Photos must be transferred to the player via Sansa Media Converter, which converts and downsizes the photos to fit the screen. Browsing photos is very easy with either list view or thumbnail view. Slideshows can be played with music and adjustable slideshow intervals.
The only video type supported natively by the Sansa e200 is QuickTime. The Sansa Media Converter will convert video to the supported QuickTime files. The official supported convertible codes are: Windows AVI, MPEG, Video CD (.DAT), Advance Systems Format (.ASF), DVD (.VOB), QuickTime (.MOV), MPEG-4 (.MP4). DVDs are a snap to get onto the player because it is just a matter of ripping the .VOB file with DVD Decrypter then converting with the Sansa Media Center. I have successfully converted a few XviD and DivX files that played back, but most of them did not play. This somewhat held true for the other officially supported formats, as a few of them did not playback correctly when converted. The video conversion is not perfect.
Video plays back superb without any blocky artifacts; it is not just an extra feature SanDisk through in, and the video is very watchable, even on the 1.8” screen. The video is very smooth despite having a frame rate of only 15 FPS. The audio track is lacking, however. It sounds very flat.
SanDisk used QuickTime probably because it is the only thing that the PortalPlayer chip can play. The QuickTime format is an extremely inefficient antiquated format, compared to new formats today. When SMC converts a 175MB XviD 20 minute file it will result in a 200MB+ QuickTime file with half the pixel size, half the frame rate, and a much lower bitrate audio track. Videos will eat up memory on this player really quick. A 21 minute 42 second TV show will take up 234MB of space or a little over 10MB per minute.
The audio sounds good for a flash based player. The e200 plays distortion free at its loudest volume with a flat EQ and little to no distortion on a good pair of headphones. The player drives regular headphones and earbuds at more than loud enough volumes. Some heavier duty headphones were loud, but could have been a touch louder. There was some audible “electrical noises” when nothing was playing while navigating through menus or photos. Overall the Sansa e200 is a little better than average in sound quality and will not disappoint.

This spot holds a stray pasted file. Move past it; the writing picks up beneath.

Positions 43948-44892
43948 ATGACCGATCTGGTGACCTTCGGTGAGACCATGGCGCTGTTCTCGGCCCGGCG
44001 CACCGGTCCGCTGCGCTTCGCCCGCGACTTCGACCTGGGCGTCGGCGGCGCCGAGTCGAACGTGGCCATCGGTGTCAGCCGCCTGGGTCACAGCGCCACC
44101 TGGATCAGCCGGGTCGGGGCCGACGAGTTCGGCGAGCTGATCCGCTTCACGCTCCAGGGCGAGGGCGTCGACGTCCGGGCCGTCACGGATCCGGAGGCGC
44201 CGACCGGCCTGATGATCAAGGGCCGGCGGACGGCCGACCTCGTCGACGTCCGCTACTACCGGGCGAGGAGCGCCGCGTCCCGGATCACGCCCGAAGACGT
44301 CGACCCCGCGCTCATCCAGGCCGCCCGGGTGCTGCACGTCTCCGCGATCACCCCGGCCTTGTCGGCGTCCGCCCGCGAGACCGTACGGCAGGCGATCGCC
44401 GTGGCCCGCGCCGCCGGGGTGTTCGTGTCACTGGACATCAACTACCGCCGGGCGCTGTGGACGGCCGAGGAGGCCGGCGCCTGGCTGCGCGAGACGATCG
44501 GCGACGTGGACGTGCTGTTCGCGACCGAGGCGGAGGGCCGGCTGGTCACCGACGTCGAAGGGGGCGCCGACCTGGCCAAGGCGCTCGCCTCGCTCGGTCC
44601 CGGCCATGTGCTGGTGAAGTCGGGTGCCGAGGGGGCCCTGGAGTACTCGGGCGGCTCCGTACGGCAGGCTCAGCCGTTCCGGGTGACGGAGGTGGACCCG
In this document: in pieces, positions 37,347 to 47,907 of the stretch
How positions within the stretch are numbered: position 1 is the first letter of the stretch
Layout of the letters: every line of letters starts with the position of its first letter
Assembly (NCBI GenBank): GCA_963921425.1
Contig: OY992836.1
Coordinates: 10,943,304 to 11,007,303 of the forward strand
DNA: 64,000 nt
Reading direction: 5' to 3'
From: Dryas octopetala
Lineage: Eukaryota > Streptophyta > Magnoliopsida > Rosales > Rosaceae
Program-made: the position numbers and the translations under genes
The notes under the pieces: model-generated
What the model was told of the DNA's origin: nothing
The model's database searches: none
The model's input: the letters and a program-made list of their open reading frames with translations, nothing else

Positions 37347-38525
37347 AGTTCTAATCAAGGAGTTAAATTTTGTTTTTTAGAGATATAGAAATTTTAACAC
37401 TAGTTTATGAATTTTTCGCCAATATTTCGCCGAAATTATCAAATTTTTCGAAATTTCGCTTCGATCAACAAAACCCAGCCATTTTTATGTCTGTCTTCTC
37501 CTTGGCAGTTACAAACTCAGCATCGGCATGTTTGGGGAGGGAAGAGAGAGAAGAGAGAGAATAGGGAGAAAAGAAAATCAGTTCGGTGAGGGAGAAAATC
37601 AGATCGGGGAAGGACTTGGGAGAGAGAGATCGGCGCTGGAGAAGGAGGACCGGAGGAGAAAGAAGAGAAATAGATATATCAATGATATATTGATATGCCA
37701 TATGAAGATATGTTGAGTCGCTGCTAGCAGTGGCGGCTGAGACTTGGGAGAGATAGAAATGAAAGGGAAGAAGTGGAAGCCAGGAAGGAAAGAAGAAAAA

The e200 is missing one critical audio component, a custom EQ. This is st Custom EQ added in the latest firmware version. Check out the Sansa forums for details.
range due to the fact that the c100, the lower end model, has a custom EQ. As a matter of fact the e100’s EQ works great. Why SanDisk did not include this is a mystery. There is a possibility that they will add a custom EQ in future firmware updates, but for now you will have to settle for the pre-programmed EQ settings.
One last item worth mentioning about the audio playback is the track order. The Sansa e200 disregards any track numbers and just plays the songs in the order it feels like, no matter how you transfer music over, MTP or MSC (UMS). This problem can be fixed in future firmware updates. Issue fixed in the latest firmware
There are a few things I find annoying about the e200. The resume fuction is buggy, the tracks do not play in the correct album order, and there is no custom EQ. All of these are possible to fix in the firmware, so hopefully SanDisk will fix them in the near future. The tactile scroll wheel works but it doesn’t feel right, the controls could have been better with a different type of interface.
Despite those issues, the Sansa e200 series is a very nice player. The build is solid, the screen is bright and crisp, and the battery is replaceable. It is also nice that SanDisk has made this player more manageable by including UMS support so that it can be used with any operating system without the need of any additional drivers. SanDisk seemingly appeared out of nowhere with the e200 series making the company a major contender in the portable MP3 player market.
- Solid Build
- UMS & MTP
- Crisp Bright Screen
- User Replaceable Battery
- OTG Playlists
- Tactile Scroll Wheel
- Proprietary Connection
- Fingerprint Magnet
No Custom EQ